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The Other Russian Crackdown

Unrest in Ukraine means more repression in Moscow.

Mar 17, 2014, Vol. 19, No. 26 • By CATHY YOUNG
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On the media front, Ekho Moskvy (Echo of Moscow) radio, one of the very few surviving broadcast media outlets that provide a platform for dissent, may be facing new threats. Since 2001, the station has operated under the primary ownership of Gazprom Media, an arm of the natural gas giant with close government ties. And despite initial fears of a pro-Kremlin takeover, its editorial independence has remained largely intact until now, perhaps as a showcase for media freedom. On February 18, however, Ekho’s Gazprom-controlled board of directors abruptly sacked its CEO and general manager, Yuri Fedutinov, and replaced him with Yekaterina Pavlova, a former producer at the state-owned Rossiya TV channel and more recently deputy chair of the pro-government radio station Voice of Russia.

The station’s editor in chief, Alexei Venediktov, who has held the job since 1998 and has managed to maintain a difficult balance between principle and compromise, told reporters that Pavlova’s appointment was a blatantly political move: With Ekho operating at a profit, there seemed to be no business-related reason for the change of leadership. Pavlova has pledged, for now, not to push for changes in programming. A big test of Ekho’s ability to continue as an independent voice will be whether the board of directors votes to keep Venediktov as editor in chief later this month. On March 2, Nemtsov wrote on his Facebook page that, for the first time ever, a blog post he made on the Ekho website became the target of censorship: He was asked to remove the phrase “fratricidal war” and a reference to Putin as “a vampire thirsting for blood” from a comment on the Crimea invasion.

The possible muzzling of Ekho is particularly alarming given the slow strangulation of Dozhd, Russia’s last TV news station that does not toe the Kremlin party line. The cable channel found itself under attack after running an online poll on January 26 asking whether Leningrad should have been surrendered to the Germans during World War II rather than face a blockade that cost a million civilian lives. The backlash was swift, and came not only from the blogosphere but from the government. Despite an apology from Dozhd, the St. Petersburg legislature filed a complaint seeking legal retribution against the channel, “possibly including its shutdown.” The State Duma passed a resolution condemning the poll; then, on February 11, it ordered an investigation into claims that Dozhd was offering illegal kickbacks to cable providers for offering it allegedly preferential treatment. Under pressure, one cable provider after another began to drop Dozhd from its lineup. In early March, the channel’s general manager Natalya Sindeyeva said that unless the situation changed, Dozhd would be off the air in a month.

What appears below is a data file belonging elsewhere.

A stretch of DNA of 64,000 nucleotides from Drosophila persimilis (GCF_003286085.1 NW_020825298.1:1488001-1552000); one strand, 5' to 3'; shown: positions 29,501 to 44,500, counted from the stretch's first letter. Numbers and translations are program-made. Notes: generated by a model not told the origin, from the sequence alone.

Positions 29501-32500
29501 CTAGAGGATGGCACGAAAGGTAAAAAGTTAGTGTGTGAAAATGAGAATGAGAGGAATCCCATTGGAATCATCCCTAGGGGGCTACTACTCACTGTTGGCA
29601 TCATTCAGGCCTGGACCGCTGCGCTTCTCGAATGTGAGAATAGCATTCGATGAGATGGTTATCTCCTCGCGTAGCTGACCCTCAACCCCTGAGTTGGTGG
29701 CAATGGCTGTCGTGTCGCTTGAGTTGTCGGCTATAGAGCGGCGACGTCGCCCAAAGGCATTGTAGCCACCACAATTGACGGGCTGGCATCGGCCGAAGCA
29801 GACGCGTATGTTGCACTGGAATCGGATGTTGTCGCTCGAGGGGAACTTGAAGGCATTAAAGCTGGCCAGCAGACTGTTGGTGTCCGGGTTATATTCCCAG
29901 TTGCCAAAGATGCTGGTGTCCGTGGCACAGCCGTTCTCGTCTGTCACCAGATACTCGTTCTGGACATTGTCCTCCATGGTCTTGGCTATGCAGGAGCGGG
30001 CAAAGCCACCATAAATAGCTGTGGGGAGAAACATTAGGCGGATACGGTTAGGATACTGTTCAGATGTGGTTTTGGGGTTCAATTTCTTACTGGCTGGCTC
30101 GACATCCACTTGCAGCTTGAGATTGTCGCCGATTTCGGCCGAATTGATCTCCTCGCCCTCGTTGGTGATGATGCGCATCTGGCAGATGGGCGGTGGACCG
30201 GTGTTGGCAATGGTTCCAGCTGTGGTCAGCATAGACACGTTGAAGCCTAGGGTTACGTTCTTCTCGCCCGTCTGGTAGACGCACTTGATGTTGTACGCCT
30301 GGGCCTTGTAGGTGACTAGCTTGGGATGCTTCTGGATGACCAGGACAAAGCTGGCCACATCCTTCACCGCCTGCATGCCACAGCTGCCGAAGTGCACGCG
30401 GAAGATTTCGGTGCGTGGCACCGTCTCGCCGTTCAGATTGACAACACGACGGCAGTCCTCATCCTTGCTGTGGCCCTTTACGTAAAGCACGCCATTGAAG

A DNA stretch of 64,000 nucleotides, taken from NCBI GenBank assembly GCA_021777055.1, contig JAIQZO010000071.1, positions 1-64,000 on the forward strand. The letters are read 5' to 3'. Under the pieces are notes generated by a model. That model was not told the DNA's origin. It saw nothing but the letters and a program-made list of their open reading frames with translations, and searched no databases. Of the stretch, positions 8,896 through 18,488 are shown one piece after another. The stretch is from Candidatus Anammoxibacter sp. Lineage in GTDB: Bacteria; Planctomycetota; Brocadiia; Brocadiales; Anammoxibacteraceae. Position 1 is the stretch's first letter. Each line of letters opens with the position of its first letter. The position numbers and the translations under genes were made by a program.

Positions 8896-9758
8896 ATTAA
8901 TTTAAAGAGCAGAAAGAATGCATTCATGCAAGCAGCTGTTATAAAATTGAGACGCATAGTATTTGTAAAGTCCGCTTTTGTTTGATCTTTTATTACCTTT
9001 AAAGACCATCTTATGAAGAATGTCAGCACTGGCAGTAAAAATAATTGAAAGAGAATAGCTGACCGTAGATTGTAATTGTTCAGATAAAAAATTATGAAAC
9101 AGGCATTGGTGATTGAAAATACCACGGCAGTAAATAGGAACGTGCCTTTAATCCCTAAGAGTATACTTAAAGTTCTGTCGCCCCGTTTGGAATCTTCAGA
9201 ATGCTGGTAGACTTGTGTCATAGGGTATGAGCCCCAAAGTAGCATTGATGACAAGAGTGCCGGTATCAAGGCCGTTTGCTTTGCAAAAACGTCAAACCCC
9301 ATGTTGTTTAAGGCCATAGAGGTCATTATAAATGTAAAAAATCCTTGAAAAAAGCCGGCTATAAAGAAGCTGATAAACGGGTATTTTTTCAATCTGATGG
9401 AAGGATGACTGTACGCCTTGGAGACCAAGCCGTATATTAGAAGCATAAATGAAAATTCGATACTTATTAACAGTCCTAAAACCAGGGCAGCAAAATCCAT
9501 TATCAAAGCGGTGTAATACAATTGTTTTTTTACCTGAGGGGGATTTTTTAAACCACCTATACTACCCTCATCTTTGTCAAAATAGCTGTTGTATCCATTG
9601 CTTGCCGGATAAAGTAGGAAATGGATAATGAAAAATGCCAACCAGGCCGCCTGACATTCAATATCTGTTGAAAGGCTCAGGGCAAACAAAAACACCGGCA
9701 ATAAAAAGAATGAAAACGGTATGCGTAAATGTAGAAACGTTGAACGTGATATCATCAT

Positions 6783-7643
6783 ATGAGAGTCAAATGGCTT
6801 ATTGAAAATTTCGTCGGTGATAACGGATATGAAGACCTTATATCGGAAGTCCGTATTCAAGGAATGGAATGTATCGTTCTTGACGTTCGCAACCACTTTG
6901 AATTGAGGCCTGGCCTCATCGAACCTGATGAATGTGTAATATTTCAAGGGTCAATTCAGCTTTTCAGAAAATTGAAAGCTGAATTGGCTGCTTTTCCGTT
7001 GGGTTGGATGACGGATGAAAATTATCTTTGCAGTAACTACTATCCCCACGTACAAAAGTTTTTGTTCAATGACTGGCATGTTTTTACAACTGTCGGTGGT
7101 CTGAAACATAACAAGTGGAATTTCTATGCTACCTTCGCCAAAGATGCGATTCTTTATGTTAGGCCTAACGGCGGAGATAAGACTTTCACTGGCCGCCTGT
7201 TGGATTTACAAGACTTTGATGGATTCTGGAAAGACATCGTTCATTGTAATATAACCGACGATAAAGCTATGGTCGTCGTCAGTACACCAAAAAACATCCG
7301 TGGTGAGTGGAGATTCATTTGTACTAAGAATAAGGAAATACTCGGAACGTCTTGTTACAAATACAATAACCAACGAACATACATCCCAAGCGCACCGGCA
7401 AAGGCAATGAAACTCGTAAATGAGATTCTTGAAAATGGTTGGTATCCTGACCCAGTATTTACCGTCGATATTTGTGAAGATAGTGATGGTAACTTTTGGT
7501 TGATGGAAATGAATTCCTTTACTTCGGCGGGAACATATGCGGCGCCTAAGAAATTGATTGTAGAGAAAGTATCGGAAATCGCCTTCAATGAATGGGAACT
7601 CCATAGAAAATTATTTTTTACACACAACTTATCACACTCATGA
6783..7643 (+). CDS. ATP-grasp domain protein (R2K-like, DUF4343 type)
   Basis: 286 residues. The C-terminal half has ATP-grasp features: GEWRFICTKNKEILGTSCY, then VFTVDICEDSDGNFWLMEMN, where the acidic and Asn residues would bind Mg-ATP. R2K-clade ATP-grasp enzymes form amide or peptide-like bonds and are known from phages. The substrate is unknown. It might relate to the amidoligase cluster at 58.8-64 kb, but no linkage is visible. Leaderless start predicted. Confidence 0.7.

Another alarming development was reported by Izvestia on March 6: The Duma will soon consider legislation that makes it a criminal offense to publish “deliberate falsifications intended to provide support for terrorism, intervention, extremism, separatism or genocide.” The author of the bill, Yevgeny Fyodorov, told the newspaper that his initiative was a response to what he regards as overly sympathetic coverage of the revolution in Ukraine.

With Russia poised on the brink of a war with uncanny echoes of the 1968 Soviet invasion of Czechoslovakia, and with political repression on the rise, one can understand the concerns of independent journalists such as deputy editor in chief Alexander Golts, who wrote in his March 4 Moscow Times column, “I am afraid that when we wake up tomorrow, we will find ourselves in a different country. I even know the name of that country: the Soviet Union.”

Still, for now Putin’s Russia has space for dissent that would have been unthinkable in the USSR—and not just in the virtual space of the Internet. The President’s Advisory Council on Human Rights—which has no real power but does have a public voice—issued a statement condemning the use of military force in Ukraine, causing a very public split between the council’s liberal majority and its pro-Kremlin minority. The human rights ombudsman, Vladimir Lukin, has criticized the detentions of protesters at the Bolotnaya sentencing. And, remarkably, Andrei Zubov, a professor at Moscow’s prestigious State Institute of Foreign Relations who was asked to resign from his job after publishing a column that compared the Crimea incursion to Hitler’s Anschluss, was promptly reinstated after his dismissal received negative media coverage and drew protests from students.

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